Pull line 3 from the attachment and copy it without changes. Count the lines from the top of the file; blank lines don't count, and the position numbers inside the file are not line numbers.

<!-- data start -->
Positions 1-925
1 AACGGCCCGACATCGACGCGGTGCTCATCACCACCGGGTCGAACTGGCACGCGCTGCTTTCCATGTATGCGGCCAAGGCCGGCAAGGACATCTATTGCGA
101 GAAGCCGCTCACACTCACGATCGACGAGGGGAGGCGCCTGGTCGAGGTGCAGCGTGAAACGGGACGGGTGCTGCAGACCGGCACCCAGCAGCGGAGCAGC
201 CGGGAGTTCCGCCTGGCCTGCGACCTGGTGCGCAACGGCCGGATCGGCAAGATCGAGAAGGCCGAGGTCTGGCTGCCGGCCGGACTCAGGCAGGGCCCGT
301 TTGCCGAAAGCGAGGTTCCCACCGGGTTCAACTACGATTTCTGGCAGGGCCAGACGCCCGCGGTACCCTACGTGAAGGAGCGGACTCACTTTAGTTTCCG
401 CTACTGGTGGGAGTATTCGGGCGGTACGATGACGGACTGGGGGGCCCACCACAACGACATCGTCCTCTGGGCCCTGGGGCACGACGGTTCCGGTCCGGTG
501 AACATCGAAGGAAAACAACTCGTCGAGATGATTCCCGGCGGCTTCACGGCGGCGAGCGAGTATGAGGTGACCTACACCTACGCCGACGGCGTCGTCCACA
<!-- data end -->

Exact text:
101 GAAGCCGCTCACACTCACGATCGACGAGGGGAGGCGCCTGGTCGAGGTGCAGCGTGAAACGGGACGGGTGCTGCAGACCGGCACCCAGCAGCGGAGCAGC